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Subject: Large color image preservation grant

Large color image preservation grant

From: Andrew Hart <ash12>
Date: Monday, June 20, 1994
Large-Size Color Images:  Addressing Issues of Preservation and Access

Columbia University Libraries has received a grant from the Commission
on Preservation and Access to investigate available methods for
preserving oversize illustrations associated with printed text.   Using
digital and photographic services from several vendors, Columbia will
identify the most effective methods currently available as well as the
potential for contracting services for more comprehensive preservation

Five maps from the _New York State Museum Bulletin_, 1905 and 1906
issues, have been selected as a sample set of images.  This set has been
selected as a good example of many difficulties in preserving text and
image combinations.  The New York State Library has provided duplicates
from their extensive collection for use in this project.  Each map is a
color image, on brittle paper, larger than the associated text format
and folded to fit in a pocket.  The nature of maps demands a high
resolution to capture fine detail, but also the ability to look at broad
areas easily.  While true color is not necessarily an issue, the very
subtle gradations of color are essential to the meaning of the map.  By
addressing these issues, the project will cover the key challenges for
capture and display of illustrations for many fields, particularly those
with informational rather than aesthetic content.

Traditional microfilm for text and Ilfochrome microfiche for color
images are regarded as sound preservation media.  However the two
formats are not easily used in tandem, sacrificing original context.
This project will explore the addition of digital formats to facilitate
greater access in the future through hypertext links, indexing, and
network servers. Digital files will be produced by scanning the original
maps with a flatbed scanner and a digital camera, scanning from
full-frame Ilfochrome color microfiche produced in a previous project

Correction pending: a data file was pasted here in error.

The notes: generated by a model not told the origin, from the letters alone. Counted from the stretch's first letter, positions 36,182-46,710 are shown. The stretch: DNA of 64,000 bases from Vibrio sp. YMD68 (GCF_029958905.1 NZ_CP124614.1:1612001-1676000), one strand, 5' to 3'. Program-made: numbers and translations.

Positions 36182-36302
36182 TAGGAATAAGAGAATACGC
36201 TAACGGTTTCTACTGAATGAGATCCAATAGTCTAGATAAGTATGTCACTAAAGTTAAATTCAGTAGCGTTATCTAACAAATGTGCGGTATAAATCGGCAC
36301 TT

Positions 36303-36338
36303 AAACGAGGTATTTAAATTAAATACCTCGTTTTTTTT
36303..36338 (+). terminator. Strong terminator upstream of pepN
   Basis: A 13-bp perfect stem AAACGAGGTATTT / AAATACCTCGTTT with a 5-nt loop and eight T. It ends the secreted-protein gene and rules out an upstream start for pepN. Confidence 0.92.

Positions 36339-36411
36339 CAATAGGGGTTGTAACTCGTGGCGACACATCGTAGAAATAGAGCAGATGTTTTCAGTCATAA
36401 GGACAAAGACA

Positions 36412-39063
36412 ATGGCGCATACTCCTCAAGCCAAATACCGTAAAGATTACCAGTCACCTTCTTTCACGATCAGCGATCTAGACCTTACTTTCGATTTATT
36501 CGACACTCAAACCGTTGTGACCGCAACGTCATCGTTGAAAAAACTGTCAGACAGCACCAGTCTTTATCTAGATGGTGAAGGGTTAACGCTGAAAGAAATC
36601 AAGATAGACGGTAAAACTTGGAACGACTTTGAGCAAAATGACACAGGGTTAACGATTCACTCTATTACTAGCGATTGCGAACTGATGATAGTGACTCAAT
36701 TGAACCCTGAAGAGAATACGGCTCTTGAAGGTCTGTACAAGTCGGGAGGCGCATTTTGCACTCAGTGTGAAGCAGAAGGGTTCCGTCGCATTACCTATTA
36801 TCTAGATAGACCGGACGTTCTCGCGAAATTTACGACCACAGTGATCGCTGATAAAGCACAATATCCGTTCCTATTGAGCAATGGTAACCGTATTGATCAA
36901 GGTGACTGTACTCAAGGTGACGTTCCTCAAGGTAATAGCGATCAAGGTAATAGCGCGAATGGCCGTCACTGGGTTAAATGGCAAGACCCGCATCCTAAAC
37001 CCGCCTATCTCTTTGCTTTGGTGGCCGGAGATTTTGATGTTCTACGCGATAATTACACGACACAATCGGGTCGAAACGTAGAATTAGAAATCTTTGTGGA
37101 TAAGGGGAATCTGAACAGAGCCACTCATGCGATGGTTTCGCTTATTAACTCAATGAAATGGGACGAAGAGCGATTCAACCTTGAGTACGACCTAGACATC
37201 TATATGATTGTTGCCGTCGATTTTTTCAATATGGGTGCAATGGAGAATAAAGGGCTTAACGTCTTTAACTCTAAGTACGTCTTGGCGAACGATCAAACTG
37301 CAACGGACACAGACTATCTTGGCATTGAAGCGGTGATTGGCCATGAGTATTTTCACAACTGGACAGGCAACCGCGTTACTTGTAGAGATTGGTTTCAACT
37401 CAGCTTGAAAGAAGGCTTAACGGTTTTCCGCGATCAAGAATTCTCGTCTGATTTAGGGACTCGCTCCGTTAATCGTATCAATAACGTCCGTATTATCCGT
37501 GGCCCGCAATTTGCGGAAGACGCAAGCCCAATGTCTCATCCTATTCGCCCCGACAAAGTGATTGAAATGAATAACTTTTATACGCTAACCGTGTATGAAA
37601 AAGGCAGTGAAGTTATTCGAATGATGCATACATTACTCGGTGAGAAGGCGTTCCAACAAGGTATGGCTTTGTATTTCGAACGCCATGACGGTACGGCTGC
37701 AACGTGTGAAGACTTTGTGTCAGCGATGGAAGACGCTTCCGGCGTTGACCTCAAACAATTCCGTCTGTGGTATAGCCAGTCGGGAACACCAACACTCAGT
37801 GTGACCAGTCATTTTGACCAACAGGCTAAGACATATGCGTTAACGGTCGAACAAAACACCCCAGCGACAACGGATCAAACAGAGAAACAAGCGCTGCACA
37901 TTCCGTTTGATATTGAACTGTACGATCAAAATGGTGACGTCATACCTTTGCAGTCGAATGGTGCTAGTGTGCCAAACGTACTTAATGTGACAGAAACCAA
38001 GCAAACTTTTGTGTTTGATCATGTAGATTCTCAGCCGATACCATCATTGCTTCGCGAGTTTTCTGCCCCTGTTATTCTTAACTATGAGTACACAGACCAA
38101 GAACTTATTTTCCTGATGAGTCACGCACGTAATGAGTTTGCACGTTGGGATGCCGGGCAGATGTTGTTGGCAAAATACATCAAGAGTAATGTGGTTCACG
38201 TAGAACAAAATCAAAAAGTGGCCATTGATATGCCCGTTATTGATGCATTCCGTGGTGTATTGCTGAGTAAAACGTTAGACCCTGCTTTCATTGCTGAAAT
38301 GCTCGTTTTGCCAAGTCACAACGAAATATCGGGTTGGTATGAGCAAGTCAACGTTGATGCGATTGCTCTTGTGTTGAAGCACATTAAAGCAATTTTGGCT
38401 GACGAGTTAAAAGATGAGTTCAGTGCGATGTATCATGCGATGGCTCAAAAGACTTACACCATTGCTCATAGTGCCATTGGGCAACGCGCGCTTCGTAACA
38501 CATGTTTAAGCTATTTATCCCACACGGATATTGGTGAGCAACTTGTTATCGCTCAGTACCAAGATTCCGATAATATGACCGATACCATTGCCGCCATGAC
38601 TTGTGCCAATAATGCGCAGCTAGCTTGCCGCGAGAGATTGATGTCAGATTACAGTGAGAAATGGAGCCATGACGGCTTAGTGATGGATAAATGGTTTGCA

(also sponsored by the Commission), and by scanning from 4x5 E-6
transparencies produced as an intermediate format by Columbia's
reprography lab.  Files will be stored on digital tape and optical disk
using a variety of compression and indexing methods.  Display will
include computer monitors of varying resolutions and outputs to large
format color printers.

The product from each vendor and each process will be compared and
evaluated in several ways.  Columbia's project staff include experts
from the Preservation Division, the Geology Library, and Academic
Information Systems.  This panel will critically review the technical
feasibility of each process and the acceptability of surrogate images
for various user groups. Scanned images will also be available for
external review using the World Wide Web and image access software such
as Mosaic.  A demonstration at the annual meeting of the Geological
Society of America will provide an opportunity for examination by users
who do not have network access.

Columbia plans to use the methodology yielded by this project as the
basis for preserving a large geoscience collection, including
deteriorating material from the U.S. Geological Survey.  This
methodology will also be generalizable to other disciplines with text
and image combinations in unusual and irregular sizes.  The results of
the project will be documented and widely distributed.

Columbia would be interested in hearing from anyone else who is
experimenting with digitization of large color images.  Questions about
this project are also welcome.  Please send email to Janet Gertz at
gertz [at] columbia__edu.

                   Conservation DistList Instance 8:3
                  Distributed: Tuesday, June 21, 1994
                        Message Id: cdl-8-3-011
Received on Monday, 20 June, 1994

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